On the flip side, the minimum payment on a personal loan will probably be higher than the minimum payment on a credit card. This higher payment could be a good thing because it forces you to pay off your debt faster. But it’s also possible that for someone on a limited income, the monthly payment might be more than you can afford. In that case, a balance transfer credit card might be a better option. Then if you’re able to increase your income, you could try for the personal loan after your introductory rate has ended.
Whether or not to do a balance transfer depends on your situation. There are advantages and disadvantages to consider. Balance transfers can help to slow your growing balance and can save you a lot of money on interest. If you can pay the card off during the introductory rate period, you might avoid paying any further interest altogether.
On the other hand, balance transfers could put you in a worse situation in the long run. First, they typically require a balance transfer fee. Often this just gets tacked onto your credit card balance. It’s also important to know that the introductory rate doesn’t last forever. Eventually, the promotional period will end, and you’ll probably be paying a significant interest rate.
Transferring your balance might also include applying for a new credit card. For people who are struggling financially and don’t have good credit, you might have a hard time getting another credit card.
Ultimately you have to know your situation. If you have a moderate amount of credit card debt that you think you can fully pay off (or almost fully pay off) in the promotional period, then a balance transfer might be an excellent option for you. If you have a significant amount of credit card debt and know you’ll be paying on it for years to come, it’s probably better to look for alternative options such as a personal loan.
Finally, be sure to examine the root cause of the problem. If your credit card debt came about because of an unavoidable emergency and you haven’t added to it, then proceed with paying it off in whatever way works best for you.
But if you’re continuing to rack up even more credit card debt, saving a little money on interest in the short-term isn’t going to help address the big-picture problem. Adding another credit card to your wallet might even make the problem worse since you’ll have more credit available to you.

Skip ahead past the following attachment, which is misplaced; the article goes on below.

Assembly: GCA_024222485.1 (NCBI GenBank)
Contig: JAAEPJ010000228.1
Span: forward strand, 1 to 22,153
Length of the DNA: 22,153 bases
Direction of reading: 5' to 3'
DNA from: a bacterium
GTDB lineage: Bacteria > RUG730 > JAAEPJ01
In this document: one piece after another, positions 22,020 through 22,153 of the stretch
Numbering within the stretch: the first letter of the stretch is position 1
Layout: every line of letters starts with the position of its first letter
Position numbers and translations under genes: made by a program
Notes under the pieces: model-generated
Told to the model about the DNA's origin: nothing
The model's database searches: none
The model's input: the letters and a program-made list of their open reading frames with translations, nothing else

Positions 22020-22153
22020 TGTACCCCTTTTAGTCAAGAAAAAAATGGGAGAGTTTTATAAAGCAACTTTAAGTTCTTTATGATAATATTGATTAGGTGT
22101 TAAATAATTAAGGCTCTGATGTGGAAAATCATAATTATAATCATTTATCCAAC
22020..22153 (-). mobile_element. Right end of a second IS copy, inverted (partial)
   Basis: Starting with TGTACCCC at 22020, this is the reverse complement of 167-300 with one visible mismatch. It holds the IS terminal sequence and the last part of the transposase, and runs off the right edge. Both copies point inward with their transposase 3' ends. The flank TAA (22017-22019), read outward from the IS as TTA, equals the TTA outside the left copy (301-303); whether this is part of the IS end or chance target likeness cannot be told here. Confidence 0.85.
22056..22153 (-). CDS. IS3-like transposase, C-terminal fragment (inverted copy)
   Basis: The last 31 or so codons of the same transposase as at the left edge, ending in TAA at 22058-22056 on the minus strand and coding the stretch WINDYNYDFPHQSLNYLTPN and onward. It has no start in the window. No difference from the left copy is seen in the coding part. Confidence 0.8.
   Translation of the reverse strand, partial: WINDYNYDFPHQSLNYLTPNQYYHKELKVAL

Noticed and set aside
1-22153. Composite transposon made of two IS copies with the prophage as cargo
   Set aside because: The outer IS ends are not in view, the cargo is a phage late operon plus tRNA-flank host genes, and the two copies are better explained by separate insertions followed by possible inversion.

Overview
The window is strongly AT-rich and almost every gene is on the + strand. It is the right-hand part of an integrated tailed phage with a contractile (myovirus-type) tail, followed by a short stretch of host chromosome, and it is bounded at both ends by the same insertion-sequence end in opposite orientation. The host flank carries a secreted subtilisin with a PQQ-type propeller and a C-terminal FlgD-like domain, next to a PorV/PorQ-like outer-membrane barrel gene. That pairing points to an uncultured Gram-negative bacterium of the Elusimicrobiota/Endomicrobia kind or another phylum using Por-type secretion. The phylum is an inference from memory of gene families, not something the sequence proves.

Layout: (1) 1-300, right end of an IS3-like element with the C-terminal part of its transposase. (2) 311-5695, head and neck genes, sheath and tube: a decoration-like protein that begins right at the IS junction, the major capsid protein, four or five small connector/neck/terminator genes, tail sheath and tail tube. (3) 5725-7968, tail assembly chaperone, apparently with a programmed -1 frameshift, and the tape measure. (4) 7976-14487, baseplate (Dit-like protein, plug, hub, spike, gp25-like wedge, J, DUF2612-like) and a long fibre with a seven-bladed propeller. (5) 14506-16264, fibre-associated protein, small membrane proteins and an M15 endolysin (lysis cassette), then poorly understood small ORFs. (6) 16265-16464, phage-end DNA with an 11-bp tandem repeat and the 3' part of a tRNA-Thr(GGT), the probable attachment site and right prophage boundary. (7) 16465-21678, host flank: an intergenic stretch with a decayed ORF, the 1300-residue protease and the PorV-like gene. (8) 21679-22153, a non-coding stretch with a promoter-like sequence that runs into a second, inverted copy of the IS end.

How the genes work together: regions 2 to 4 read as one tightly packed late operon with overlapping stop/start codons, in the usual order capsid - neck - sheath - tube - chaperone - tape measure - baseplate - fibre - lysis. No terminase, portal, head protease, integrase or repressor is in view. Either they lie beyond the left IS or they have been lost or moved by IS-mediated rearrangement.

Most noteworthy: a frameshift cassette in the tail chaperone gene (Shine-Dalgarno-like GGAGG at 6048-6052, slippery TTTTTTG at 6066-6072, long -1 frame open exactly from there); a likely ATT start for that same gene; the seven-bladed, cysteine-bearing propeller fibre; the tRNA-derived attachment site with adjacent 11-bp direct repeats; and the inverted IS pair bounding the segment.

When it comes to choosing the right balance transfer card for you, there are a few things to consider. First things first, check to see if any of your existing credit cards will give you an introductory rate on a new balance transfer. That can often be the best option because it doesn’t require an inquiry on your credit report and might avoid a situation where a company denies your application.
If that’s not an option, look at the terms each credit card company is offering. Things to specifically consider would be:
Luckily, there are plenty of credit card companies that have promotional card offers on balance transfers. Here are a few popular balance transfer credit card offers as of January 2020:
What is Pro Rata?
Pro rata is a Latin term that means “in proportion,” referring to the proportional allocation or distribution of something.
What is Preferred Stock?
Preferred stock is a breed of stock that gives investors a higher claim to payments from a company (aka dividends), but usually no voting rights.
What is Cash?
Most people think of cash as physical currency, such as coins or bills, but in the world of finance, cash usually refers to money plus anything that a business can quickly convert to cash.
What is Ex-Dividend?
A stock is ex-dividend when a new owner is not entitled to the next dividend payment — The stock is being purchased excluding a pending dividend distribution, and its price may be slightly lower because of that.
What is an Option?
An option gives the owner the right to buy or sell a certain security, at a certain price, up until a certain expiration date.